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From: Philip M. Williams, Sir Joshua Hassan, C. Montegrifjo, Patrick Spain, Judy Williams. W. H. N. - Hotopf, Lord Kinross, Professor Sir Denis Brogan, Lewis Nkosi, Ian Hunter,...

SIR,—A letter published in your issue of May 7 on

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the Gibraltar crisis signed by Mr. Dudley Davies, has caused great consternation in Gibraltar, and the allegation that we are 30,000 foreigners shows how little Mr. Davies knows...

Back to the Flux

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SIR,—Dr. Flew, in his review of my book, Lan- guage, Thought and Comprehension, in your issue of April 23—a review 1 have only just come across - says that my book is about the...

Crisis in Gibraltar

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SIR,—In your issue of May 7, Mr. D. G. Davies asks three questions about the British possession of Gibraltar and invites valid answers. Starting with his third question, I...

Slit,—Mr. Davies's defence of General Franco's attitude towards Gibraltar would

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Make more sense if the Spaniards themselves were to make the gesture in handing back Ceuta to the Moroccans. or perhaps he is unaware of the bitterness which exists in Moroccan...

The Race Bill

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am dining in a crowded restaurant with my fiancé and his mother; she does not like me very much. The conversation gets a bit heated and she an- nounces, in tones that can be...

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Straining Sympathy?

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SIR, —When, a few years ago, the then Archbishop of Canterbury (Dr. Fisher) suggested that British intellectuals should spend less time harping upon the horrors of thermonuclear...

A Single Thought

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SIR,—The Spectator. May 7, p. 607. Reviewers' har- mony: Column 1. 'Second novels are notoriously difficult' —Olivia Manning. Column 3. 'Second novels are notoriously...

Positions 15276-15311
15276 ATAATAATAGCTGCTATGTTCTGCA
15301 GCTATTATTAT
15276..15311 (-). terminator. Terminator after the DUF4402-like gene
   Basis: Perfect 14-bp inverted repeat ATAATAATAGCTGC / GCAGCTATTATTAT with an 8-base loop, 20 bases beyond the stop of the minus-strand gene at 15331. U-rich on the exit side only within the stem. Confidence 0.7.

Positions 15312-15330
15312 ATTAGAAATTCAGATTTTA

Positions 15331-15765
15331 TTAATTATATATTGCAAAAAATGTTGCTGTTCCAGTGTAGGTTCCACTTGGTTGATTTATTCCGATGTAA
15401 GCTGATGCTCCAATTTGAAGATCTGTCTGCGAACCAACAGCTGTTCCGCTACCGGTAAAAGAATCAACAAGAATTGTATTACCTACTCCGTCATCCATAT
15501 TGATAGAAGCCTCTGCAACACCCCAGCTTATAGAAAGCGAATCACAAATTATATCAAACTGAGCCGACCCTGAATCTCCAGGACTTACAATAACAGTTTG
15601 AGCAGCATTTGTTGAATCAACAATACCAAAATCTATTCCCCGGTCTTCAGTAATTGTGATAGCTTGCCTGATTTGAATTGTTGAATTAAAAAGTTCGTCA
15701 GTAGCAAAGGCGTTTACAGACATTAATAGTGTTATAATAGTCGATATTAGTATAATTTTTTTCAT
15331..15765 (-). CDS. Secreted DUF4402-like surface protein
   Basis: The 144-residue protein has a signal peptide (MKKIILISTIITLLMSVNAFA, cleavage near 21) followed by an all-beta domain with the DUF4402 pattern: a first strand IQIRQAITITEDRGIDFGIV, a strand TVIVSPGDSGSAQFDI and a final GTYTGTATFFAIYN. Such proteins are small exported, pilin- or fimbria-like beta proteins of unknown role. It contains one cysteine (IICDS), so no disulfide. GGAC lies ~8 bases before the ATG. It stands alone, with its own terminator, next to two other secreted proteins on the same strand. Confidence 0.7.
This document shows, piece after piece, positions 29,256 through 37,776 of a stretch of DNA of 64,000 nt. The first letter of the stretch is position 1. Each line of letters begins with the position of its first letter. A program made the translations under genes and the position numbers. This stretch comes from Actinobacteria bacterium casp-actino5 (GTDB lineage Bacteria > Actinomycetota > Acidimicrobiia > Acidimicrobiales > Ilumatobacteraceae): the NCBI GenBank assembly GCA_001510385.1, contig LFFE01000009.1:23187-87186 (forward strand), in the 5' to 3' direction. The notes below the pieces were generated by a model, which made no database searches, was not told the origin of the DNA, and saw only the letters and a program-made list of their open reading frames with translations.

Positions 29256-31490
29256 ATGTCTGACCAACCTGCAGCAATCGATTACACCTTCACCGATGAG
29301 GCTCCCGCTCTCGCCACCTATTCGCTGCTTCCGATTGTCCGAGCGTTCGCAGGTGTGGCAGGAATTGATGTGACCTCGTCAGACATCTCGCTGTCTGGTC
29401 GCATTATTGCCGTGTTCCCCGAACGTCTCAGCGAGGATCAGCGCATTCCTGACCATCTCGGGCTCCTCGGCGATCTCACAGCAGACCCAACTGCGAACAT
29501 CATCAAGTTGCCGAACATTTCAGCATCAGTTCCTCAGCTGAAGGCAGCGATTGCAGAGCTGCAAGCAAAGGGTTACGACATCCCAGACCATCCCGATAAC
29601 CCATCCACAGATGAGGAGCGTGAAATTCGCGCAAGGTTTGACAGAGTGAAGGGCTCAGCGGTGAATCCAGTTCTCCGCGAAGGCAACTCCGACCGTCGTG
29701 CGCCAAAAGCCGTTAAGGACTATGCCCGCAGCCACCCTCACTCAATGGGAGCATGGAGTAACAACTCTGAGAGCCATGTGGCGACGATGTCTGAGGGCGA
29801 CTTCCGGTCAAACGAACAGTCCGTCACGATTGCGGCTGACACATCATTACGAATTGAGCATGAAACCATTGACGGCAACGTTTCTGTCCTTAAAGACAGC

Commonwealth Festival

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am grateful to you for your article 'Com- monwealth Preference' concerning the Common- wcatth Arts Festival, which is to be held in the autumn between September 16 and October...

SIR,—I hope you will permit me to refer to an

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in- cident which occurred several months ago in view of the fact that I have only recently seen the article on Mr. Warbey's visit to Vietnam in your issue of February 19, and...

Foot Cavalry

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• SIR.—In last week's Spectator. Mr. Goronwy Rees classed Thomas Jonathan Jackson as one of the Southern cavalry leaders in the War of the Rebellion. His famous infantry corps...


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SIR, I regret to say that Mr. Mervyn Jones in his letter of May 7 is completely wrong in his concep- tion of American students. Besides the fact that I find his comparisons of...

SIR,--1 find it difficult to follow Mr. Driberg's logic. lf,